I really appreciate you taking the time to address my concern, thank you.

Broadcaster Response

CTV Toronto responded with the following letter on February 1:

Thank you for your email about a CTV News Toronto story that aired on CTV News at 6 pm on December 16, 2015.

We appreciate feedback from our viewers, both positive and negative. I have reviewed the story and your concerns with members of the senior news management team.  CTV News is a member in good standing of the Canadian Broadcast Standards Council (CBSC) and adheres to all codes and guidelines administered by the CBSC.

In response to your complaint concerning your brief appearance in John Musselman’s report regarding housing for Syrian refugees, John Musselman and his photojournalist entered Metcap Living Management and disclosed fully that they were with CTV News and wanted to speak to someone about a story CTV News was doing on the Syrian refugees; specifically as it related to housing.

The CTV cameraperson with his camera rolling was clearly visible beside Mr. Musselman. If you had a problem with being filmed, you could have so advised our reporter or cameraperson.

There was no intention to offend you and we regret that such footage caused you any concerns. Your name did not appear on screen, the script did not refer to you in anyway, and your position was not misrepresented in the story.  The appearance was brief, approximately 7 seconds in length with 3 seconds of that obscured by John Musselman standing in front of you.

We feel the footage was warranted in the story, as it illustrated our attempts to gather both sides of the story. John Tsangaris, Vice President of Operations was ultimately interviewed for Metcap Living Management.

After viewing the story, we believe it was handled responsibly and professionally.

Again, thank you for bringing your concerns to our attention. You can reach me at the number below if you would like to discuss this issue or any future concerns.

Additional Correspondence

The complainant wrote back to the broadcaster on February 1:

Thank you for taking the time to address my concern. However, I find your comment “The CTV cameraperson with his camera rolling was clearly visible beside Mr. Musselman.  If you had a problem with being filmed, you could have so advised our reporter or cameraperson” insulting.  You are implying that I knew I was being filmed and chose not say anything.  Perhaps you wish to explain to me how was I supposed to know the camera was rolling.  Your comment makes little sense to me.  Also, while to you the fact that I “only” appeared in the footage for 7 seconds it does not seems important [sic], it means a lot to me.  I am sorry but I find your response to my concern not satisfactory at this time.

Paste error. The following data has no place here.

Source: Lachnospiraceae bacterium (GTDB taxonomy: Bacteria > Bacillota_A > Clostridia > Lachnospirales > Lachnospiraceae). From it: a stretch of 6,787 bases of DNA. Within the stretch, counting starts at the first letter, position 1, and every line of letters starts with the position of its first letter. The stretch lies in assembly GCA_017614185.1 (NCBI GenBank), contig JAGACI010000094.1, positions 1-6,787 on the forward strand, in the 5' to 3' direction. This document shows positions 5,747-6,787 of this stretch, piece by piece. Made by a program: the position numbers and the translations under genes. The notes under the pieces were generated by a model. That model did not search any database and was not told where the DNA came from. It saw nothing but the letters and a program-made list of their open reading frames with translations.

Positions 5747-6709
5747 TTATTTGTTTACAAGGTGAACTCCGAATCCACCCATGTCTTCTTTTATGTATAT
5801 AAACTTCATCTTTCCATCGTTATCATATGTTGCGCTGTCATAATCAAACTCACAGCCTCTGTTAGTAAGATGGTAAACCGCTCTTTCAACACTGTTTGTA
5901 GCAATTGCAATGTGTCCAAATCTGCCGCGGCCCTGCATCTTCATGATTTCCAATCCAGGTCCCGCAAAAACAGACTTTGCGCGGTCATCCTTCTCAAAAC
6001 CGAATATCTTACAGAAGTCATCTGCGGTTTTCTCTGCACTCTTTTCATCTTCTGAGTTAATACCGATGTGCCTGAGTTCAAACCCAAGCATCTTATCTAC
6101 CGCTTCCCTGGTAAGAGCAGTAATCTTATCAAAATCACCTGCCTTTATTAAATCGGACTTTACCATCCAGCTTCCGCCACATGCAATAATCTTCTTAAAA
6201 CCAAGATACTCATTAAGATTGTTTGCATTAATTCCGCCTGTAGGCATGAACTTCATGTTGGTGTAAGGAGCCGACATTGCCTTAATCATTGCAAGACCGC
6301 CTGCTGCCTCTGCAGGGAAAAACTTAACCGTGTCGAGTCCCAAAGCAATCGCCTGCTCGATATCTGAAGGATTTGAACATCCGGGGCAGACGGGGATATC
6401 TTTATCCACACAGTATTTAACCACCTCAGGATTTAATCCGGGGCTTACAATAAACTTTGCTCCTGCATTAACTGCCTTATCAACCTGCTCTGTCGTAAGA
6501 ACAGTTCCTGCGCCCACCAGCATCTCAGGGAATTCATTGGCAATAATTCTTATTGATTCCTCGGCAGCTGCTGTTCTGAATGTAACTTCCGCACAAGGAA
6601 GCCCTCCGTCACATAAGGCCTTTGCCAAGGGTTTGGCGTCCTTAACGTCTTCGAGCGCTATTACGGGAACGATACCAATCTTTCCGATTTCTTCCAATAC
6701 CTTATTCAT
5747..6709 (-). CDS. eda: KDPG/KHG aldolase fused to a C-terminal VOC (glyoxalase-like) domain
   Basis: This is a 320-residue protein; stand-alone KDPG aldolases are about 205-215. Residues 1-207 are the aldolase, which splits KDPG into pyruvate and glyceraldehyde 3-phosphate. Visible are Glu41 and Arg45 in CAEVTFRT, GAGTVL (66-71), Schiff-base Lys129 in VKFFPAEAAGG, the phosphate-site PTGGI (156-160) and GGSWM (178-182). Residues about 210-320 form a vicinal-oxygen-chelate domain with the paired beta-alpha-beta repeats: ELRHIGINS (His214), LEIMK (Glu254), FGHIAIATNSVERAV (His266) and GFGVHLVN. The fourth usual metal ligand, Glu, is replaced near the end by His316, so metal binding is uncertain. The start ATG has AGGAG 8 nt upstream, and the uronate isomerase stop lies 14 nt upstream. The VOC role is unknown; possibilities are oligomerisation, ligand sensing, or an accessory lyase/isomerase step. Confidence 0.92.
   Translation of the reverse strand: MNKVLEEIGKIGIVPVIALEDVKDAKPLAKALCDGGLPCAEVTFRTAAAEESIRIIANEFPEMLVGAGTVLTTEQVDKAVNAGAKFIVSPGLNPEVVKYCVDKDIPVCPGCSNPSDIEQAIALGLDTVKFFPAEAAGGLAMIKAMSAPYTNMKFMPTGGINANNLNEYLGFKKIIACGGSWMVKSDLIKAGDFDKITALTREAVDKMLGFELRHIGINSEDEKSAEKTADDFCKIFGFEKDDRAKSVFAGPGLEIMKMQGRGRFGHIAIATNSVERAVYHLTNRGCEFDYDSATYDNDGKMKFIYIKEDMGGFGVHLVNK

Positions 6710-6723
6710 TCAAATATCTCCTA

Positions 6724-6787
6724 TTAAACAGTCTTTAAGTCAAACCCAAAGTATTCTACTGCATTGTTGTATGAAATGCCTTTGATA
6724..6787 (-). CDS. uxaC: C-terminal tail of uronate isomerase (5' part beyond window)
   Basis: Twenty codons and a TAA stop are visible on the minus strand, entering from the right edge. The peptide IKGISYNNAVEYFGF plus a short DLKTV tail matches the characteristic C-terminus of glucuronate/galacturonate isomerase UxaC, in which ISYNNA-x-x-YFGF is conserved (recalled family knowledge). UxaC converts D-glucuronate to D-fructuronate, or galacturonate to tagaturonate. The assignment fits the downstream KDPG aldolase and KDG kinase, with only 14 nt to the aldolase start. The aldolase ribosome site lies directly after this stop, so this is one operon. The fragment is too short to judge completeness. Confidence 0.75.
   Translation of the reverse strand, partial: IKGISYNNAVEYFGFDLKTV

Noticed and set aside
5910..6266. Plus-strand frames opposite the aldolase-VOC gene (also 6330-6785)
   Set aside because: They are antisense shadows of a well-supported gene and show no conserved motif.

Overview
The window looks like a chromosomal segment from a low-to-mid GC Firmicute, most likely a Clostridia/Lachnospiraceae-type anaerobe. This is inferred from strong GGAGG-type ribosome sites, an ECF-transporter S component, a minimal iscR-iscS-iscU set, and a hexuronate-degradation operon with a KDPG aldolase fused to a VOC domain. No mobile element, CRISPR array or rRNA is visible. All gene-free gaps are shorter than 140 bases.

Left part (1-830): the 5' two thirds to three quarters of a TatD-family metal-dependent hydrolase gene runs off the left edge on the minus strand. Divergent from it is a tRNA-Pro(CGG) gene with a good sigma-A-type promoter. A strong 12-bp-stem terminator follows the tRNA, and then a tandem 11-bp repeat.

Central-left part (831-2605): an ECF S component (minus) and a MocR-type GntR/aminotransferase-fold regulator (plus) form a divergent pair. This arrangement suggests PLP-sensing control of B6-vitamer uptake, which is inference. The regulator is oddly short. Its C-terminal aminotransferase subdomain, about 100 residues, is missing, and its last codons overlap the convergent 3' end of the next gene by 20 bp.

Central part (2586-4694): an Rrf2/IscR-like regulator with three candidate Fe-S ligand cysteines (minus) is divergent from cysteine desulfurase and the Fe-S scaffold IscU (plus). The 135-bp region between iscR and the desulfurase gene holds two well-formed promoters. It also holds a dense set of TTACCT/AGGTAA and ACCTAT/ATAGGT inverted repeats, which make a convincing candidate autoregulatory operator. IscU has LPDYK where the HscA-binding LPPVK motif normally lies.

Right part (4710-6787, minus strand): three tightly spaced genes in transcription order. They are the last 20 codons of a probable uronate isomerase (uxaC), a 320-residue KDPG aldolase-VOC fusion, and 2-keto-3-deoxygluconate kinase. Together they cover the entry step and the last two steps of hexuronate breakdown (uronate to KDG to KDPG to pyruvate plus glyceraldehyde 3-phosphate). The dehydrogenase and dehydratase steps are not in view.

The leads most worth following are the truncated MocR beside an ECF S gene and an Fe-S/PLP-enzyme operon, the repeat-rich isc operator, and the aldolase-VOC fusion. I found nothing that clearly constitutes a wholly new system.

She also filed her Ruling Request the same day:

Dear Sir/Madame,

All I wanted to know was if the reporter (and cameraperson) who recorded footage of me was supposed to let me know that they are recording, and ask for my consent. In their response to my concern, the broadcaster said “The CTV cameraperson with his camera rolling was clearly visible beside Mr. Musselman.  If you had a problem with being filmed, you could have so advised our reporter or cameraperson”.  I find this comment very insulting.  They are implying I knew I was being filmed and I chose not to say anything.  Also, they said “The appearance was brief, approximately 7 seconds in length with 3 seconds of that obscured by John Musselman standing in front of you” as if the fact that I “only” appeared for 7 seconds in the footage should lessen the way I feel about it.  I am very sorry to take your time with this but such comments are not acceptable to me.  I only want to know if the reporter was supposed to let me know they were filming and that it was probable the footage would be used.  As a private person I think I have [the] right to be asked for consent to be filmed or at least I should be made aware.  It cannot be assumed that any person holding a camera has the camera on and that is recording.  I did not.  Thank you.